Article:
Rep.: State should pay now to remove Flint’s lead pipes

Lawmaker says fall is too late to provide money for pipe replacement

Waldorf & Sons Excavating crew foreman Brian Damon holds the first lead service line removed from Flint after digging for hours on Thursday, March 3, 2016, in Flint, Mich.

LANSING, Mich. (WOOD) — A special joint committee of the Michigan House and Senate continues to assess what action to take in response to the Flint water crisis — but one member says he knows part of what needs to be done and that it needs to start now.

State Rep. Jeff Irwin, D-Ann Arbor, says the state needs to start replacing lead service lines and other pipes damaged by highly corrosive water drawn from the Flint River, which is causing the lead contamination of citizens’ drinking water. Irwin said the work should start right away.

A $200 million appropriation that Gov. Rick Snyder has asked for in the coming budget might fit the bill, he says, but it won’t be available until fall and that is too long to wait.

“When the public learned about this last fall, the state were to step in and say, ‘Look, we know this is our responsibility. We know that we’ve damaged the infrastructure through bad policy and bad decision making and indifference to the concerns of the locals, and we’re going to make it right and we’re going to start right now getting shovels in the ground,'” Irwin said. “If we had done that, then I think we’re looking at maybe having this work done before this next winter. At this point, if we don’t get started until this fall, we’re asking the residents of Flint to probably wait a couple more years, which I think is way too long.”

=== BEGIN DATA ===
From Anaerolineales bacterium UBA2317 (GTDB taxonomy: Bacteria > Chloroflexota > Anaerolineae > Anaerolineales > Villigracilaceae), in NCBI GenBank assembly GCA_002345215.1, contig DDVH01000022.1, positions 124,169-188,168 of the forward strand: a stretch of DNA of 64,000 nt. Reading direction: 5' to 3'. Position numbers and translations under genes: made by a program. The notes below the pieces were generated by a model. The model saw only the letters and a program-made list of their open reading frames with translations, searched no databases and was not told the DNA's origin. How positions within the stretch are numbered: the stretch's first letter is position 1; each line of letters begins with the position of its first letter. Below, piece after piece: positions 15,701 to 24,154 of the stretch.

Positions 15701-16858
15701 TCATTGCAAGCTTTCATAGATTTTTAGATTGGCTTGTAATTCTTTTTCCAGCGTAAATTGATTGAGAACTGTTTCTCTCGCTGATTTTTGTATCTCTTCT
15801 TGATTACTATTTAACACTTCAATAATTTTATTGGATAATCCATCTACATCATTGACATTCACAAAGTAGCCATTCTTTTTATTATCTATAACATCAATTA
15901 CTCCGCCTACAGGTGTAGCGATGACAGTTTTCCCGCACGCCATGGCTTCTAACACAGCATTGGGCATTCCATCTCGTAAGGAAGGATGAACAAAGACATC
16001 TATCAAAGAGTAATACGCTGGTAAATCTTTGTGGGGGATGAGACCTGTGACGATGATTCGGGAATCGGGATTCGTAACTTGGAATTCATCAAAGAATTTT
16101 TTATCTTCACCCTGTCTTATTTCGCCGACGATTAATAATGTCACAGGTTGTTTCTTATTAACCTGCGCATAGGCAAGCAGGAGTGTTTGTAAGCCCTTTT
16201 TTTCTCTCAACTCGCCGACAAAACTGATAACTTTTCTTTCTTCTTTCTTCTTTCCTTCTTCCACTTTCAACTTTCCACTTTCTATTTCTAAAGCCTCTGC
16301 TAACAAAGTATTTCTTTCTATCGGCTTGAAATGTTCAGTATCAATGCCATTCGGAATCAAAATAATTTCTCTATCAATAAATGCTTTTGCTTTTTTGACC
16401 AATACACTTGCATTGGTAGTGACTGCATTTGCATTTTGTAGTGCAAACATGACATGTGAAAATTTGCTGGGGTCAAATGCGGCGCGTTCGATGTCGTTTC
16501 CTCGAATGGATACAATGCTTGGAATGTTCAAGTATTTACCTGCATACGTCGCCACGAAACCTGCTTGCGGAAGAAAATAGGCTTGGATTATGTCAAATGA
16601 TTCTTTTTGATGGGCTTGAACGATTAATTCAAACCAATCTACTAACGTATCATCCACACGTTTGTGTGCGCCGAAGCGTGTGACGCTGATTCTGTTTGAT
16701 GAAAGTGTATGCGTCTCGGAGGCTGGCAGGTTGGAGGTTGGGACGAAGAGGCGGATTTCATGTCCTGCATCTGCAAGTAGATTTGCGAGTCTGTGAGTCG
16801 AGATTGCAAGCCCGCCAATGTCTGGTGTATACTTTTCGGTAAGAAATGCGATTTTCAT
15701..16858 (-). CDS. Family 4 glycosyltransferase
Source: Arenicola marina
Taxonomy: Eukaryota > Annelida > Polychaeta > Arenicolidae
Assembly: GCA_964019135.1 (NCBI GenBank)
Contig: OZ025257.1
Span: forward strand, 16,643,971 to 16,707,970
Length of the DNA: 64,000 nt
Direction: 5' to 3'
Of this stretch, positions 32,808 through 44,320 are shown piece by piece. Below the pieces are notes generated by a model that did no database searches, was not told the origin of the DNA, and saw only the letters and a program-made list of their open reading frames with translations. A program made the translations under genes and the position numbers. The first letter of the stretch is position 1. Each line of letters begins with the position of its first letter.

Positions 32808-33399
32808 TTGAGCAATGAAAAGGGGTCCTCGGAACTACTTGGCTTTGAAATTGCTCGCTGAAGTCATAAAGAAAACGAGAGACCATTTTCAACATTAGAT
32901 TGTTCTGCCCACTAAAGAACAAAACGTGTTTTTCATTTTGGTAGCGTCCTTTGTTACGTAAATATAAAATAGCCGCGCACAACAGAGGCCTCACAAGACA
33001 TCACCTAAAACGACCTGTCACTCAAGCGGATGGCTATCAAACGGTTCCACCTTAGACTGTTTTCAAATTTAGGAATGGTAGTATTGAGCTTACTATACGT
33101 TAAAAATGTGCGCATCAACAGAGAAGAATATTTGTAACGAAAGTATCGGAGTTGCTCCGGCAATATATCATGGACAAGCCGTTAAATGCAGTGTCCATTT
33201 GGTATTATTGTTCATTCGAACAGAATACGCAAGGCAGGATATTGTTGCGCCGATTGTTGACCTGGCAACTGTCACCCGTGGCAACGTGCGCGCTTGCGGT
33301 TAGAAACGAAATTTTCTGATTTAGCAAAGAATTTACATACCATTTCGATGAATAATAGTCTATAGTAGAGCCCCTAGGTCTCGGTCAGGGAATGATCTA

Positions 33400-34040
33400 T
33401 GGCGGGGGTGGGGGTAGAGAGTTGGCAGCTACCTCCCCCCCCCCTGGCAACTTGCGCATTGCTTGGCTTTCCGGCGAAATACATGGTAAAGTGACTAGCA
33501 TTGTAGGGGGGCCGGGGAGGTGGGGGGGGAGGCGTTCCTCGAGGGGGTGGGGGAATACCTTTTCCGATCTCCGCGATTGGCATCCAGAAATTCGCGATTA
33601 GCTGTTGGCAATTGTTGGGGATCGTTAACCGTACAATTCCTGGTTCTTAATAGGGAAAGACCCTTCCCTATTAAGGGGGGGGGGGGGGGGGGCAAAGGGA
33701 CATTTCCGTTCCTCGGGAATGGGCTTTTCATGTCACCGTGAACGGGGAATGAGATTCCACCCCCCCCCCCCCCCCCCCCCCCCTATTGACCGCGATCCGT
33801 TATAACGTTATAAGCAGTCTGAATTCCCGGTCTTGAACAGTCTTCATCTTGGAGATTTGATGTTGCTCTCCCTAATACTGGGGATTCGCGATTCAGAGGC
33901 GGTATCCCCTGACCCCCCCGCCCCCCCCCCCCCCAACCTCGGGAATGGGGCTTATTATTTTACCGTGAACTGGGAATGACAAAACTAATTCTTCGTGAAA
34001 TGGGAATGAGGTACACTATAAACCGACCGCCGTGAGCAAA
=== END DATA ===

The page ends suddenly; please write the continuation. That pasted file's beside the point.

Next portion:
Irwin sponsored an amendment to earlier supplemental spending that would have provided money for the project immediately. He said he is still pushing the issue with colleagues in hopes of getting a full-scale replacement underway sooner rather than later.

The City of Flint is already working to remove some of the lead service lines, but the Associated Press reports that Flint Mayor Karen Weaver said work is progressing slower than anticipated.



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